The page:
The Beacon

Want Energy Independence? Don't Look to Drilling.

Source: Department of Energy, Annual Energy Outlook, April 2010

After the Deepwater Drilling Disaster began 17 days ago, we’ve all tried to figure out why we should continue to expand drilling offshore.

For those who think it’s because it will help us achieve energy independence, think again. There is no way that we can drill our way to energy independence – and the government knows it.

Right now, we get about 65% of our oil from other countries, the biggest sources being Canada and Mexico. And government studies show that all the oil in US waters wouldn’t change that figure much. It would only lower it to about 60% at best. A government study expected to come out soon shows that even that much is unlikely.

The Department of Energy (DOE) was supposed to release its full Annual Energy Outlook (AEO) last week, but its deadline has been pushed back to May 17th. Fortunately, the DOE provides us a sneak peak of what some of its figures are figuring.

The new AEO methodology shows that drilling all of our oceans will not give us energy independence. The study assumes that all of the Pacific and Atlantic are open for oil and gas drilling, and the Eastern Gulf of Mexico is opened up in 2022. For the Atlantic, DOE assumes there’s a 50-mile “buffer” where offshore oil and gas drilling wouldn’t be allowed, but otherwise, the entirety of the Atlantic and Pacific are up for grabs.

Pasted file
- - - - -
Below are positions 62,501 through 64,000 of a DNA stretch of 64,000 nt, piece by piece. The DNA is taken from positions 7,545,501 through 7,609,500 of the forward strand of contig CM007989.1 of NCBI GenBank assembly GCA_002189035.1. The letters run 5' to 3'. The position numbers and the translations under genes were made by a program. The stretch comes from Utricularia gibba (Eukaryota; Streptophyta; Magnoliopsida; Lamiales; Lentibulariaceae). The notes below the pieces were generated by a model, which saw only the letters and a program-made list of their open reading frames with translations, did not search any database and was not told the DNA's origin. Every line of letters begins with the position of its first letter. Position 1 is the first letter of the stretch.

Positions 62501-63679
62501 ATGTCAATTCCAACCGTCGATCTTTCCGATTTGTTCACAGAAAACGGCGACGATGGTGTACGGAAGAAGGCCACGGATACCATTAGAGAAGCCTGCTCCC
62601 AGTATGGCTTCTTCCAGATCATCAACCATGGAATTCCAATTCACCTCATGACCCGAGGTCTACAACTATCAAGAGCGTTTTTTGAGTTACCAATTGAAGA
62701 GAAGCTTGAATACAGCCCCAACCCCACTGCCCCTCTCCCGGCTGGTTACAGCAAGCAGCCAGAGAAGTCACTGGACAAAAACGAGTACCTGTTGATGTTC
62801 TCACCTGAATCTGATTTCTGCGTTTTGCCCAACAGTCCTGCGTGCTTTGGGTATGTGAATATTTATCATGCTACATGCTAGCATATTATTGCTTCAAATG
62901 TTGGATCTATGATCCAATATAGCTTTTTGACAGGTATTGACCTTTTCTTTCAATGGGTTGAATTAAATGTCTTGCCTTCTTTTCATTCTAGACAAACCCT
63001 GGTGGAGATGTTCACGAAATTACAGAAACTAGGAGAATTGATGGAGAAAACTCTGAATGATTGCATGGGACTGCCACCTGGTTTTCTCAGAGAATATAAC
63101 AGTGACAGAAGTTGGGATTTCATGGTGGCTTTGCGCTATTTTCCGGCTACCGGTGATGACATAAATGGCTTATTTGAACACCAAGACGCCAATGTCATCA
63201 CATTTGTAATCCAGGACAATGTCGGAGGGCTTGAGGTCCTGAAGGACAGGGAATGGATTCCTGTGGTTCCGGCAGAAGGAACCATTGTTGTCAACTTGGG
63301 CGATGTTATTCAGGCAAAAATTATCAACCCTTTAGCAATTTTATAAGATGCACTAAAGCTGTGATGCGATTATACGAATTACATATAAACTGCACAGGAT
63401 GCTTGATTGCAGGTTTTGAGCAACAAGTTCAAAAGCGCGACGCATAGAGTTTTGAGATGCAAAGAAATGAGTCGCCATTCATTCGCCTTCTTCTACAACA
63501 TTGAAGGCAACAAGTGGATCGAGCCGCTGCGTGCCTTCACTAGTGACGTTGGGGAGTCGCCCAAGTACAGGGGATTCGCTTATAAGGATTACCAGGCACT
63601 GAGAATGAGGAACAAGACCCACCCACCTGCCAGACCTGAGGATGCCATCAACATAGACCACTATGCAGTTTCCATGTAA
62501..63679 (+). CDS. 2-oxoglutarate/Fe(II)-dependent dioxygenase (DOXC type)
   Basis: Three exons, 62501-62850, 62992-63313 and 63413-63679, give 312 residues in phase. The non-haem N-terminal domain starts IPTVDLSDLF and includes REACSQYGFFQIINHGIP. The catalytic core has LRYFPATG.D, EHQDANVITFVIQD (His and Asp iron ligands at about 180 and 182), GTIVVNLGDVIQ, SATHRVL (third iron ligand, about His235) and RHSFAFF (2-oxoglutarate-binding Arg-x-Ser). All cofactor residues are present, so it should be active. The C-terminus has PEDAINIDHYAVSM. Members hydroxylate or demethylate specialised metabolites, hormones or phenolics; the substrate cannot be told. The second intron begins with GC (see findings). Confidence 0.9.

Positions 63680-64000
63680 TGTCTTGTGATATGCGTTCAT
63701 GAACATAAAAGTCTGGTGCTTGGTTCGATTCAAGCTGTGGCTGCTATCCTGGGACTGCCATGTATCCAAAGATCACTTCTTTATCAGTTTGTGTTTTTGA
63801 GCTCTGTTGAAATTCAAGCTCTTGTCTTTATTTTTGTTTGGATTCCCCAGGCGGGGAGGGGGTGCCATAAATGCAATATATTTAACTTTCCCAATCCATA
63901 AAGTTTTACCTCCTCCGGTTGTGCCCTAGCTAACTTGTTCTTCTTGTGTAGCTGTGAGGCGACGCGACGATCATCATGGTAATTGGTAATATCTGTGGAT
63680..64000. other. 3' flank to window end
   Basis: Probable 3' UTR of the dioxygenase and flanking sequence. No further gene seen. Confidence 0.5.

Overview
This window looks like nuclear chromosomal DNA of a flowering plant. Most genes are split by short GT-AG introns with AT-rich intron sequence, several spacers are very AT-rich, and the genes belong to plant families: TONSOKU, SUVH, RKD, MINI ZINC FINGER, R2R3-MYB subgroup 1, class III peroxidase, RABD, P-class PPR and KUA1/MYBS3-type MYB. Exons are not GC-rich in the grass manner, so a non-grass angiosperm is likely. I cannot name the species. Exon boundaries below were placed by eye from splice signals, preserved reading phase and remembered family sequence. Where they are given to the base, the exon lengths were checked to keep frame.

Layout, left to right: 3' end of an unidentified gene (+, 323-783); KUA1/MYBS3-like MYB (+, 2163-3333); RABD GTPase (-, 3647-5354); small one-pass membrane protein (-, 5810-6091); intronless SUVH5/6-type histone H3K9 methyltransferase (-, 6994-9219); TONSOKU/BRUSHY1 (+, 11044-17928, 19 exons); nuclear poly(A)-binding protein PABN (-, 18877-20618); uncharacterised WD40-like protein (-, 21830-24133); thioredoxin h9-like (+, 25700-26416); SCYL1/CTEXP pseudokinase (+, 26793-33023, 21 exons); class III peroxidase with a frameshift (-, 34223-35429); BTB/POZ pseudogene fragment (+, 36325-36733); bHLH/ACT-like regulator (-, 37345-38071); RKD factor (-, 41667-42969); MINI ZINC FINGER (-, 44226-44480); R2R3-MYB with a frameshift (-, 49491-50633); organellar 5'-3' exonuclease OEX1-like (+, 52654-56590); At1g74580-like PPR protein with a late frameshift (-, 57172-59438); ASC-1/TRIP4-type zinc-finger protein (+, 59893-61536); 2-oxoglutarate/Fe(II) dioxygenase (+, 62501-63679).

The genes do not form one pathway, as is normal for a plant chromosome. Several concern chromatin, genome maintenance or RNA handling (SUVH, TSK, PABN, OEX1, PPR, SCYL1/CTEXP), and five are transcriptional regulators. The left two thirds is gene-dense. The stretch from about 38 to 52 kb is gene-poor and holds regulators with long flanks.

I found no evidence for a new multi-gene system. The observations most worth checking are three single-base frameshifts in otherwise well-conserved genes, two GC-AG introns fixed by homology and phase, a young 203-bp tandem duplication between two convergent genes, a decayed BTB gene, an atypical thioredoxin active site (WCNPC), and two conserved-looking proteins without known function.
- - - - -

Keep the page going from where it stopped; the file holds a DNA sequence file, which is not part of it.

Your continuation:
This graph shows the new figures – and it says that, at best, we could hope to get to a point where we are only importing 58% instead of the 62% we are importing now. 

Basically, opening all of our oceans to offshore oil drilling will not result in energy independence. Drilling offshore to gain “energy independence” is a sham, a hoax, a lie. The only real way to achieve energy independence is to cut and eventually eliminate our oil addiction, and move to clean, renewable, domestic energy sources, like offshore wind power.

Previous estimates of offshore oil resources off the Atlantic Coast have been a lot higher.

This AEO estimates that there might be 2.7 billion barrels of technically recoverable oil in the Atlantic – about 30% less than previous estimates. The AEO from last year estimates that complete offshore drilling might lower gasoline prices to $3.88 in 2030, from $3.91 without additional drilling.

So we open our coasts to offshore oil and gas, and it does almost nothing to gas prices?  That’s less than the amount prices change if the wrong button is pressed on Wall Street. Obviously, a lower offshore oil supply estimate would likely make those 3 cents worth of savings disappear.

With this little oil out there, there is clearly no reason to expand offshore drilling and take the risk of having another Deepwater Drilling Disaster somewhere else. The Arctic, and places like the Chesapeake Bay, the Outer Banks, California Coast, and the beaches of Florida are too precious to trade away for no public benefit.

Tell the President and Congress to ban any new drilling in these areas, including for exploration, permanently.

I can’t help but wonder if the Deepwater Horizon offshore oil rig disaster has had something to do with the date on this new AEO getting pushed back. If our oceans become protected from offshore oil drilling (like they had been for the past 30 years under bipartisan agreements), DOE’s numbers will change – but only slightly.

Simon Mahan is a Campaign Analyst at Oceana.

 


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